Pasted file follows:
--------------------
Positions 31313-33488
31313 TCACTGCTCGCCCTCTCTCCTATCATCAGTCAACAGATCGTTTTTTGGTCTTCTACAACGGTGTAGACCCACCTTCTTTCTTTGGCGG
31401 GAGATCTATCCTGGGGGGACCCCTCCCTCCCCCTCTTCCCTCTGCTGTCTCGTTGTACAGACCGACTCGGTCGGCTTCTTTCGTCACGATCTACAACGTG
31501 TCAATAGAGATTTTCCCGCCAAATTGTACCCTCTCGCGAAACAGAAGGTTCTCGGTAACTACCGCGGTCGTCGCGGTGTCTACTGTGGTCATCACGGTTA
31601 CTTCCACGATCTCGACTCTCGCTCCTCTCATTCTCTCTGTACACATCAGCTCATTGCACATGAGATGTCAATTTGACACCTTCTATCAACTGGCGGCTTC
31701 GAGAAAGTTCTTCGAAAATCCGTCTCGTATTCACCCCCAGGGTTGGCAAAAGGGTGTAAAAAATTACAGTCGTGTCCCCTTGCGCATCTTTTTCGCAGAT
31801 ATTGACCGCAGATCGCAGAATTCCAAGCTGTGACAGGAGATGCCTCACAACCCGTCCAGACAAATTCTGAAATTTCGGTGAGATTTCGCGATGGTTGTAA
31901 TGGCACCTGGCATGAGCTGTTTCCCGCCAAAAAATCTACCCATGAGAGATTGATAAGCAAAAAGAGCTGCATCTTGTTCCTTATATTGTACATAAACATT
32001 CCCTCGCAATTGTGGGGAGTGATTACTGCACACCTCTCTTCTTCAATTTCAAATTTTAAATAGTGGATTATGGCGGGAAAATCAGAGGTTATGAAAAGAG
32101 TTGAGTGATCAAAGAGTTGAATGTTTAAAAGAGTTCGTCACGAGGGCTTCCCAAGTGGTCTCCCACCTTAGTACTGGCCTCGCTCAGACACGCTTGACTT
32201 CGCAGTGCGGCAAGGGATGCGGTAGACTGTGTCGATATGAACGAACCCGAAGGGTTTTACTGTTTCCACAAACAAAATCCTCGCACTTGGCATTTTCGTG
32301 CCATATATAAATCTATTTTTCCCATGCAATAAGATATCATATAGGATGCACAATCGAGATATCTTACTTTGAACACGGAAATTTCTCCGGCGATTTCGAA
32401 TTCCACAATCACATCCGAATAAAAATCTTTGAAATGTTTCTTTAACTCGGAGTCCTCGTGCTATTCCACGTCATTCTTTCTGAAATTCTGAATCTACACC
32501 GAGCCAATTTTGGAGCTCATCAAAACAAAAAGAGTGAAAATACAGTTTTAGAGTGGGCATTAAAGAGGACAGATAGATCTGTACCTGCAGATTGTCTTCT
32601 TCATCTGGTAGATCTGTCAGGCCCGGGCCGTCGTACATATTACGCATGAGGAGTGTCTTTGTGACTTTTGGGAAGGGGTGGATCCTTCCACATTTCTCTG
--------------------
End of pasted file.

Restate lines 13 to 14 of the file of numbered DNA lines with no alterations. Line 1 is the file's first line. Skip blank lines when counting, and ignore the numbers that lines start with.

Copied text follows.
32401 TTCCACAATCACATCCGAATAAAAATCTTTGAAATGTTTCTTTAACTCGGAGTCCTCGTGCTATTCCACGTCATTCTTTCTGAAATTCTGAATCTACACC
32501 GAGCCAATTTTGGAGCTCATCAAAACAAAAAGAGTGAAAATACAGTTTTAGAGTGGGCATTAAAGAGGACAGATAGATCTGTACCTGCAGATTGTCTTCT